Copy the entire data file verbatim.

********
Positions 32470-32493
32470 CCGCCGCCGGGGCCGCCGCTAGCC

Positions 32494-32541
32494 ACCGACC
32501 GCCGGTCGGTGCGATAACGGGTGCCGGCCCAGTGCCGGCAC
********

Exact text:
Positions 32470-32493
32470 CCGCCGCCGGGGCCGCCGCTAGCC

Positions 32494-32541
32494 ACCGACC
32501 GCCGGTCGGTGCGATAACGGGTGCCGGCCCAGTGCCGGCAC